Attrition: New Approach to Stress in Basic Training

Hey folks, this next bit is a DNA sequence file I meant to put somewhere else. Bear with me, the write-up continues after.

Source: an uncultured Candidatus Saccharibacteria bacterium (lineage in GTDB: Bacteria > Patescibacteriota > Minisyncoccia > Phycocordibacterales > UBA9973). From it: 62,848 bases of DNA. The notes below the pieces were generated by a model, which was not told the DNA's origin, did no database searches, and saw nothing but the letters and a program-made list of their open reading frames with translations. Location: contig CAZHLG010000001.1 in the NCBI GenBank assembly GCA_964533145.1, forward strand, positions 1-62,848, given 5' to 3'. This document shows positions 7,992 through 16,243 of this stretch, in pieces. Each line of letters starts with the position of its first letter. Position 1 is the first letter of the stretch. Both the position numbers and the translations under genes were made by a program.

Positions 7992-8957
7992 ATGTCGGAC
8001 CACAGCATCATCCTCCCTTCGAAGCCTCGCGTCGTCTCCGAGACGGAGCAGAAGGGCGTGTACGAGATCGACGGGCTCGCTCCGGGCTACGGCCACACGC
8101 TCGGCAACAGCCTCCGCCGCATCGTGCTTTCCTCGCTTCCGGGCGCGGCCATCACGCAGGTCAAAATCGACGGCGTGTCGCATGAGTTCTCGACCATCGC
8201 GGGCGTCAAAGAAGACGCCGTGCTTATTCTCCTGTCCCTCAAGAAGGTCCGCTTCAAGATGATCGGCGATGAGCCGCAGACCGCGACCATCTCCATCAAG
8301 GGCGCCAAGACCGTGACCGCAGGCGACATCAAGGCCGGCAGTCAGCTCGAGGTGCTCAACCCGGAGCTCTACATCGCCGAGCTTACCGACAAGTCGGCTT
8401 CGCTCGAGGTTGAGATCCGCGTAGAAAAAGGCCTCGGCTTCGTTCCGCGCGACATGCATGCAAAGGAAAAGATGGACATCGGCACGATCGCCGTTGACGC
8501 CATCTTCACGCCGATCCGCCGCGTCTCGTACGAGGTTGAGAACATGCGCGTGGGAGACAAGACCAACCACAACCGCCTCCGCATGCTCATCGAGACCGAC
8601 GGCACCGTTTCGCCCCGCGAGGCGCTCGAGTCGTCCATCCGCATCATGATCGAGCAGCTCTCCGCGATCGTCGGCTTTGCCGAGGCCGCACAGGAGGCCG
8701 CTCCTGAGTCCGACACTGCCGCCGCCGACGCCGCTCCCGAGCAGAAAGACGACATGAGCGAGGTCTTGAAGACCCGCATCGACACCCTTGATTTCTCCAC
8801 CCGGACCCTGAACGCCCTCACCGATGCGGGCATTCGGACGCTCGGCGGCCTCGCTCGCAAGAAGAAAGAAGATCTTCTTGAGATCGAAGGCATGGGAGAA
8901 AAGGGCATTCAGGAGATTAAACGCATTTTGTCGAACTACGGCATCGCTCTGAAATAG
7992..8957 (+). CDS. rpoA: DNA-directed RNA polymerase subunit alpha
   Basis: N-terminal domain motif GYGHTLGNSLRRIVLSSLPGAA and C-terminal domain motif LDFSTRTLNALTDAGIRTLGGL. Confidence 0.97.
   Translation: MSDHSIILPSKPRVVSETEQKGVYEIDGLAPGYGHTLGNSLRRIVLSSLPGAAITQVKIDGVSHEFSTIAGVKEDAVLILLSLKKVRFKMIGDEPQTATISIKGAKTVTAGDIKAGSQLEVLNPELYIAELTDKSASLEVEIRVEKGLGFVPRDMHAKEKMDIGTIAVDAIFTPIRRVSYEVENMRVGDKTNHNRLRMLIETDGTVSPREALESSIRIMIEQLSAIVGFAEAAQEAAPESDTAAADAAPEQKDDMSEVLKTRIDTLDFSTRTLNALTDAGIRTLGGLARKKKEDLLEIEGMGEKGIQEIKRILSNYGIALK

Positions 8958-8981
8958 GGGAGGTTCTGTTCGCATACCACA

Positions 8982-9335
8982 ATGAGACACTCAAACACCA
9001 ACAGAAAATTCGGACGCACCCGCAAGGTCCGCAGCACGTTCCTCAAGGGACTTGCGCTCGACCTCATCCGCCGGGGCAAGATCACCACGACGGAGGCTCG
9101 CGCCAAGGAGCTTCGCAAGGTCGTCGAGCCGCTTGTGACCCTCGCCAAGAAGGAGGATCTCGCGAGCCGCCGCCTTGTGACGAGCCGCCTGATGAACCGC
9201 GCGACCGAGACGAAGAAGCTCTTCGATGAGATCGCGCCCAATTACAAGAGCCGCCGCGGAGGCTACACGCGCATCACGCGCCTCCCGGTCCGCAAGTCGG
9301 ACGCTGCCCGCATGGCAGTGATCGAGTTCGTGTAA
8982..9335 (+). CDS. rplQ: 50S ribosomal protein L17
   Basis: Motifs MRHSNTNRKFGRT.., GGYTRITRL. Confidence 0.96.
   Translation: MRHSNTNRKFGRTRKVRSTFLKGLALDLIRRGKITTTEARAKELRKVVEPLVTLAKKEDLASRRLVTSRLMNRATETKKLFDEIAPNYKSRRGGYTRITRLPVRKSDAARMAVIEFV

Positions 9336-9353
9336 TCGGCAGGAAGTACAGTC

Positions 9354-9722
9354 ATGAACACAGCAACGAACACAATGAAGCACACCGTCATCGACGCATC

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February 23, 2006: In an attempt to keep more of its recruits, the U.S. Army is going easier in basic training. In an experiment, the losses during the first six months of service have been cut from 18 percent, to 11 percent. The theory is that by easing up on the "stress test" aspects of basic (sergeants constantly shouting at you to do things, or else), the recruits will get acclimated to military life, and stress, gradually. This results in fewer recruits dropping out (for physical, psychological or performance reasons), but it's still not certain how well the new recruits have been prepared to deal with the stresses of operating in a combat zone. In theory, the new approach should work, because eventually the recruits are stressed, and those unable to handle it, sent away. They just get the more stressful aspect of their training later, rather than sooner. The main problem, as always, is with the combat support troops. That's nearly 90 percent of the troops, and they appreciate getting Iraq-specific training even in basic. But it will take another year or so before the troops, who went through the "easy in" training, get through a year of Iraq, and have their experiences compared to those who went through old school basic.

 


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